In the deadline-driven business that is the NFL, sometimes the deadlines are artificial. The current deadline for Raiders quarterback Derek Carr is completely artificial, with Carr hinging the closing of the window to the opening to training camp.
This means that the Raiders likely will move to their bottom-line position not long before training camp opens, putting on the table an offer that will change Carr’s financial fortunes for the rest of his life — and that will shift the injury risk for 2017 back to the team. The offer surely will be much less than what Carr could get after the season, if/when he finishes his contract both healthy and effective.
So here’s a thought for Carr: Instead of tying the conclusion of talks to the start of training camp, why not just say right now, “I’m not going to consider a new deal until after the season”?
If Carr makes it through the year in mostly one piece, he’ll be in a position to secure a market-level deal or something very close to it. Alternatively, he can embark on the Kirk Cousins year-at-a-time franchise-tag dance, with an important twist.
Given that another team would surely pony up a gigantic offer to get Carr and gladly give up two first-round picks to make it happen (the Chiefs and Texans each gave up two first-round picks this year to get unproven quarterbacks), the Raiders would have to use the exclusive franchise tag to keep Carr off the market.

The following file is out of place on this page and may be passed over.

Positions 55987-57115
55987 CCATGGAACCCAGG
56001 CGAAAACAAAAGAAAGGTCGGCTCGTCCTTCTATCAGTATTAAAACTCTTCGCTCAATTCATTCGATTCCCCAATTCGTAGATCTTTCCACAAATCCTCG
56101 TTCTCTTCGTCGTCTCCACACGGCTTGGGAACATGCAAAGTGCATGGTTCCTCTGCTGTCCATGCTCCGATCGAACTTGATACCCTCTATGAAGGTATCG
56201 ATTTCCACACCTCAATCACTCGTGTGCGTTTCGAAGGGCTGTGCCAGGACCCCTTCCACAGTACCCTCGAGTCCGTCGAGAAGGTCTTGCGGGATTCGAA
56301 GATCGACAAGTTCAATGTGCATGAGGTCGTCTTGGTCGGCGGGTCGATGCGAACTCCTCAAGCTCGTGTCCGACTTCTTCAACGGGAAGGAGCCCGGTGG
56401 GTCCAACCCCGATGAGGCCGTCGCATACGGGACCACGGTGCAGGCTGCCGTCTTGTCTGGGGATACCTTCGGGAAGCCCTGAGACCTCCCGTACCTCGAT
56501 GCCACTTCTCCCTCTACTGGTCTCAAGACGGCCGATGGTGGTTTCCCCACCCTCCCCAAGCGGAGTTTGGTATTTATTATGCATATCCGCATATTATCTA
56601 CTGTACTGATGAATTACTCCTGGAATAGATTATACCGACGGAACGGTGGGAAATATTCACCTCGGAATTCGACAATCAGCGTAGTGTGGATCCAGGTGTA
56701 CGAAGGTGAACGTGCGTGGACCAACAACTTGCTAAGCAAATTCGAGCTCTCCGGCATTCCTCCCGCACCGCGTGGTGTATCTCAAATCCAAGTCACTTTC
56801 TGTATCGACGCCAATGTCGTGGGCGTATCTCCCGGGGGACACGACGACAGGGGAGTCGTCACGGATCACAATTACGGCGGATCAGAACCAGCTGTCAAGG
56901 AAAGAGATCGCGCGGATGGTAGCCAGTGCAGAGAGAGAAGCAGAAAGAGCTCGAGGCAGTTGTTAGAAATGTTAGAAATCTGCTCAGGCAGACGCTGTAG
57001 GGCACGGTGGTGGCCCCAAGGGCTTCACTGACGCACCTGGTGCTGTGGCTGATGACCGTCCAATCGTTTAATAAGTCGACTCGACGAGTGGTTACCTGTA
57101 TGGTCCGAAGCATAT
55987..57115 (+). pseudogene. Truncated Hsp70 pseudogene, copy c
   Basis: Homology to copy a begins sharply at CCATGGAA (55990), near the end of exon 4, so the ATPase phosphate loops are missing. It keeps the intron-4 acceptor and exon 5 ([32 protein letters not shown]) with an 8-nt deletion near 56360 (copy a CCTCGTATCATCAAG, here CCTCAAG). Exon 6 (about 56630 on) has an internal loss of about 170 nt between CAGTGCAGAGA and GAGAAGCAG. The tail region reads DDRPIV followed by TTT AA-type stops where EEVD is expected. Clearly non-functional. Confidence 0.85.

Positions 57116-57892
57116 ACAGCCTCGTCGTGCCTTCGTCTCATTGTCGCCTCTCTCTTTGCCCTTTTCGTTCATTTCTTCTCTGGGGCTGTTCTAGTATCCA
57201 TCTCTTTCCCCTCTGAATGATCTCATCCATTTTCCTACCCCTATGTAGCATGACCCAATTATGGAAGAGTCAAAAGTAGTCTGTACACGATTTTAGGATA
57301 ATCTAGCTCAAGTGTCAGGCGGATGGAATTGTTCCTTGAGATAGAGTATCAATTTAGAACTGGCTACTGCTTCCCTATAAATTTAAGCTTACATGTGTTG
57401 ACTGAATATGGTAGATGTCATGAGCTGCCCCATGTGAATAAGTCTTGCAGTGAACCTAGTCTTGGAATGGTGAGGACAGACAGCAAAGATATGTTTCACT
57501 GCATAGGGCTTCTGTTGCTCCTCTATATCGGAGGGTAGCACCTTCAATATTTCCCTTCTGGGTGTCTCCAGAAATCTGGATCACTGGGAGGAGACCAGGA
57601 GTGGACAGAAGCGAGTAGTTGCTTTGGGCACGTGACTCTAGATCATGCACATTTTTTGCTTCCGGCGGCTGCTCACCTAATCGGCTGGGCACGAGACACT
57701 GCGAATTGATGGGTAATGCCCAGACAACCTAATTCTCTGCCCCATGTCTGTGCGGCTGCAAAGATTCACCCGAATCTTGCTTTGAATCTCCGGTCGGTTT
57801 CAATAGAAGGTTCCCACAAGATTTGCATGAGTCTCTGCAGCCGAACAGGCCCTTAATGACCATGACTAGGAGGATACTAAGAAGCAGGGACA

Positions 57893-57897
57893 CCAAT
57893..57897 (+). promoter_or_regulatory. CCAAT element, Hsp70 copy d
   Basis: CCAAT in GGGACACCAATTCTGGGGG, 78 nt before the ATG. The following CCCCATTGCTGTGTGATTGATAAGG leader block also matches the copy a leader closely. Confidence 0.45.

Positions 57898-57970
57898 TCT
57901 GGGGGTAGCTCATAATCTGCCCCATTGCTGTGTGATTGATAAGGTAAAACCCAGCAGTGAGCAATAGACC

Based on 2017 cap numbers, the exclusive franchise tag would be at least $23.66 million. Come 2019, the 20-percent raise would kick the amount to $28.39 million. For 2020, the 44-percent mandatory increase would move to $40.89 million. That’s a bare minimum of $92.94 million over three years, if Carr is willing to go year-to-year, starting with this year.
The strategy entails risk, and Carr knows that well after breaking his leg on Christmas Eve. But the reward is likely much more than whatever the team will offer Carr right now.
That’s the comparison he needs to make: The ability to make at least $92.94 million from 2018 through 2020 against whatever the Raiders offer him on a long-term deal that will have only so much truly guaranteed money. If he thinks of it in those terms, Carr could be emboldened to drive a hard bargain, including at a minimum an effort to become the first player to tie his compensation in the out years of the deal to the ongoing increase of the salary cap by ensuring that he receives a predetermined percentage of the total cap each year as his overall compensation.
Before Marshawn Lynch joined the Raiders, I argued that the Raiders need Lynch more than Lynch needs the Raiders. That reality applies with even greater force to Carr, a budding franchise quarterback who will carry the franchise to Nevada, where it’s getting $750 million in free money to build a stadium. Carr should treat this business like the business it is and consider the value of waiting when faced with the lure of grabbing something far less than what he’d get if he opts for the year-to-year approach under the franchise tag, or for a shot at the truly open market.